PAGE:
Sammy was done with her pie just as Mrs. Del Rio and Enrico came by their table. As Mitch wiped Sammy's face, she thanked Mrs. Del Rio sweetly for the pie. "It was yummy," she said.
"You are more than welcome, sweetheart. You ready to go?"
With that, the four of them left the café. On the way to their cranky, old GMC Yukon, Sammy held Mitch's hand and looked up at Mrs. Del Rio. "Did you make the pie?" Sammy asked her and Enrico laughed.
"Don't laugh. I'm a darned good cook," Mrs. Del Rio claimed. "I can make a pie."
"Sure. If half of it comes from a box," her grandson said.
"So what if I use a shortcut or two. That's still cooking, I'll have you know," Mrs. Del Rio said.
Sammy smiled up at them. Though they seemed to be fighting, she could tell that they weren't really cross with each other. There was a lot of warm affection between Enrico and his grandmother.
They went to their own car and Mitch secured Sammy in her car seat. Noticing that she was fidgety and her feet were kicking again, he wished he knew how to cool her enthusiasm a little without sounding negative. He couldn't come up with anything, so he just kissed the top of her head and hoped for the best.
Following Mrs. Del Rio in her classic, dark red Chrysler Imperial, they set off for the fixer upper. It took longer to get there than Mitch expected. Mrs. Del Rio was behind the wheel and apparently in no hurry to get there. While driving through town, she stuck her hand out on every block and waved at people they passed by. Mitch could just imagine what her grandson was telling her about her slow driving.
She drove faster once they got out of town. The house was outside the town limits and then down a long, private driveway. As they pulled up in front, Sammy clapped.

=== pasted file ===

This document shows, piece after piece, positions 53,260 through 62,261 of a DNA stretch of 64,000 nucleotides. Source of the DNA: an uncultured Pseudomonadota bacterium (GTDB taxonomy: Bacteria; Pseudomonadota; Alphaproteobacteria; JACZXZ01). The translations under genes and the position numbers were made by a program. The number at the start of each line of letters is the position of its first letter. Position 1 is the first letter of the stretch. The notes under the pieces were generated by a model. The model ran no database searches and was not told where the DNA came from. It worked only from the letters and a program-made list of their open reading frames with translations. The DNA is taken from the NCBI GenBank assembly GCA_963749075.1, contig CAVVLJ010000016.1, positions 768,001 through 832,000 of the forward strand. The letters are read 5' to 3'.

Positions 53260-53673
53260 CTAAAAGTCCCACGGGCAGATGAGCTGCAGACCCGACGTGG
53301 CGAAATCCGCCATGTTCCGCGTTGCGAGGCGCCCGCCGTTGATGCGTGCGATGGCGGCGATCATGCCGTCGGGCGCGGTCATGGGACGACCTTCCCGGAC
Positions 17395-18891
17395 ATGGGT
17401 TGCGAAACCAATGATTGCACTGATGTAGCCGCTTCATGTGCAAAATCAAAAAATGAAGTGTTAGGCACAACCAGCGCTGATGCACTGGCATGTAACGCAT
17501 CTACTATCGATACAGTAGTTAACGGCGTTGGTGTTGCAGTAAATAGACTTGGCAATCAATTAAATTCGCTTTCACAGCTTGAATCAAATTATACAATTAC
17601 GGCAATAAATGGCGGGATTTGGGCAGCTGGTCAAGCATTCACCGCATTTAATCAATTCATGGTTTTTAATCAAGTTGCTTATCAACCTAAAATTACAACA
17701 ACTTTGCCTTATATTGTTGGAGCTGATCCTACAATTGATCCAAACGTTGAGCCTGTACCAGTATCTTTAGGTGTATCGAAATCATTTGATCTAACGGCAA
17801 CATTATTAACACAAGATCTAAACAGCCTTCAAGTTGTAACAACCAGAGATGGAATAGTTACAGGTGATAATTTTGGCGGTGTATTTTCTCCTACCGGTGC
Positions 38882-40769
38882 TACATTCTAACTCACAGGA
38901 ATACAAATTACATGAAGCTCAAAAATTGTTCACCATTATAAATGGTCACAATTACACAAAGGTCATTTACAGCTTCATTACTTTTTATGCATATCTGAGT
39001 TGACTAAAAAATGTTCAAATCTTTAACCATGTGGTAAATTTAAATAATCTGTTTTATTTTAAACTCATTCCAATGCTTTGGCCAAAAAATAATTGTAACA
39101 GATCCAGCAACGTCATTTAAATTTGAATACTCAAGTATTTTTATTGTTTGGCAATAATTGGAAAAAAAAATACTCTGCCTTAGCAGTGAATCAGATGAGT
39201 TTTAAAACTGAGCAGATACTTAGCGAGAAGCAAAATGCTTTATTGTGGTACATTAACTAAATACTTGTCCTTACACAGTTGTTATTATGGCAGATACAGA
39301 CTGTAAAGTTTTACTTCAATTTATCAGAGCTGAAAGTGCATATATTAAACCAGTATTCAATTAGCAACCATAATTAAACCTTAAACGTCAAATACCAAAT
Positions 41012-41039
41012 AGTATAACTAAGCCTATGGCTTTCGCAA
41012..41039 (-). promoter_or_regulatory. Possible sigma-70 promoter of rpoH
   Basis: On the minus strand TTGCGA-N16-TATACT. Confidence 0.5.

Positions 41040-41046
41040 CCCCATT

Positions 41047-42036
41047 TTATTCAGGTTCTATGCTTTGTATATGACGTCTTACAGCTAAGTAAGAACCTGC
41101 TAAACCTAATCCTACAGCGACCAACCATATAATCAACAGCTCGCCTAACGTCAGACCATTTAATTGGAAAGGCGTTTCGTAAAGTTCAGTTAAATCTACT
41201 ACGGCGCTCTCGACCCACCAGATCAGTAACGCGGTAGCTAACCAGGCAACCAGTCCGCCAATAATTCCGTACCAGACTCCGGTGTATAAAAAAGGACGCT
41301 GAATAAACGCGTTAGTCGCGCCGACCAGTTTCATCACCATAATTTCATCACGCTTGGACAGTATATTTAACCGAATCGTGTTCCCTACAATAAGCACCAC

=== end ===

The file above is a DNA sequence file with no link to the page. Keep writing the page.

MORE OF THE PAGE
The house wasn't as big as Mitch expected, but it impressed her anyway. They had never lived in a house, only apartments, and they had to move any time Mitch heard about a better job.
Getting out of the car then letting Sammy out of her car seat, Mitch was already scoping out what he could see from the front. He kept his expectations low, but right away he liked the look of the old place.
With two stories and a wrap around porch, it was a nice old, brick and mortar, country house. Shrouded by greenery on every side, the house didn't look so bad from the outside, but Mitch worried about the kind of mess he would find inside.
Mitch had his clipboard and pen in hand as he and Sammy went to join Mrs. Del Rio and her grandson. As he looked up at the treetops above them, Enrico's eyes took on a golden color of sunlight, and Mitch had to tell himself not to stare. But maybe a good-looking guy like that was used to being stared at. Mitch just hoped he didn't notice.
Turning more businesslike and stepping up onto the porch, right away Mitch saw that it needed some fixing. He went all around and made notes on how much work needed to be done.